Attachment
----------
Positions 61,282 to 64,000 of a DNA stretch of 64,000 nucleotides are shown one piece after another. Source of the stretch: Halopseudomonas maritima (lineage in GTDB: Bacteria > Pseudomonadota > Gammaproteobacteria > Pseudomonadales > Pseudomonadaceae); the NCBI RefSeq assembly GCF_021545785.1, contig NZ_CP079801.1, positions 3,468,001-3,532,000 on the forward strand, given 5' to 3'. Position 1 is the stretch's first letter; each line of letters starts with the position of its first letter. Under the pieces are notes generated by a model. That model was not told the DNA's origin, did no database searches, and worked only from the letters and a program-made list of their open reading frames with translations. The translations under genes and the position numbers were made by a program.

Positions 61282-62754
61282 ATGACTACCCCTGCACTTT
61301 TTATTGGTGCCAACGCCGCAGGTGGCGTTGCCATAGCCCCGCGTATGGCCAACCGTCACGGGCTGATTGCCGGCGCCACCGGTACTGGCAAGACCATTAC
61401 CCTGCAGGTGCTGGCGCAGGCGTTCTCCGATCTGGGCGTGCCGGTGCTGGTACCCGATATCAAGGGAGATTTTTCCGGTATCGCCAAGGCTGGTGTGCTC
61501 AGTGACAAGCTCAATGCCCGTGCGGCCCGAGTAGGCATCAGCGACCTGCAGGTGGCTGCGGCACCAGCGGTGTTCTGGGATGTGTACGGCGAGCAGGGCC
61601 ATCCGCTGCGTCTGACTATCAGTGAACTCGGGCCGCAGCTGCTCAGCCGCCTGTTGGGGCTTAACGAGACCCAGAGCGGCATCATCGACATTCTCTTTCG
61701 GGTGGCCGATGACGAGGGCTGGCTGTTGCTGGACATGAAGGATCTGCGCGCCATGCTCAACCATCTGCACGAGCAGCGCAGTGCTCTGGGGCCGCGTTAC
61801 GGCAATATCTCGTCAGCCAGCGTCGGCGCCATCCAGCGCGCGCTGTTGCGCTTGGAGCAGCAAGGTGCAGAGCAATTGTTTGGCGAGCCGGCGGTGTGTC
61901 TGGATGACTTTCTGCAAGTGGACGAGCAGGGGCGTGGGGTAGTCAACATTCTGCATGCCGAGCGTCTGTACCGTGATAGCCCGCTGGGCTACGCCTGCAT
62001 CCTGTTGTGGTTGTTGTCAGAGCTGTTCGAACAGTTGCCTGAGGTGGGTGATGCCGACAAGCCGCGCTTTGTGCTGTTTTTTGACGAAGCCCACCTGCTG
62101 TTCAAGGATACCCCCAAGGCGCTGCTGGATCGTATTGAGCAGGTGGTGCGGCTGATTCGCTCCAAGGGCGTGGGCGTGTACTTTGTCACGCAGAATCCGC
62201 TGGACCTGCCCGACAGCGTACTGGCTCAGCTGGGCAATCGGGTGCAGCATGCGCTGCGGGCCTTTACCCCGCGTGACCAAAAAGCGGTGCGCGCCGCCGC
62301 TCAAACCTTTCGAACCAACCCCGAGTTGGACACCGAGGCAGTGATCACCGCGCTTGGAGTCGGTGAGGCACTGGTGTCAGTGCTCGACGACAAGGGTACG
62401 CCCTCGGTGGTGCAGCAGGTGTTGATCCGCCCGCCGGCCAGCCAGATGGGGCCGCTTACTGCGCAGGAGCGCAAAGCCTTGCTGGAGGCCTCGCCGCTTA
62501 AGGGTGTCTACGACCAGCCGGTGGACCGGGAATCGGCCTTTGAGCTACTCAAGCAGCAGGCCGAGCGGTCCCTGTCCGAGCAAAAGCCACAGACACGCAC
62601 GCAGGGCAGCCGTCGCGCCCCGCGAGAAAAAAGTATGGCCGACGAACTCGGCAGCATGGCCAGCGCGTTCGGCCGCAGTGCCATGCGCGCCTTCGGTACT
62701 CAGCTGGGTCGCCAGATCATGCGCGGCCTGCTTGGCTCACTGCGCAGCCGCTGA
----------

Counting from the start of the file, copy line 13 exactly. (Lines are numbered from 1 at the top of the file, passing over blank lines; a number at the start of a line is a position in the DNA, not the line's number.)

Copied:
62201 TGGACCTGCCCGACAGCGTACTGGCTCAGCTGGGCAATCGGGTGCAGCATGCGCTGCGGGCCTTTACCCCGCGTGACCAAAAAGCGGTGCGCGCCGCCGC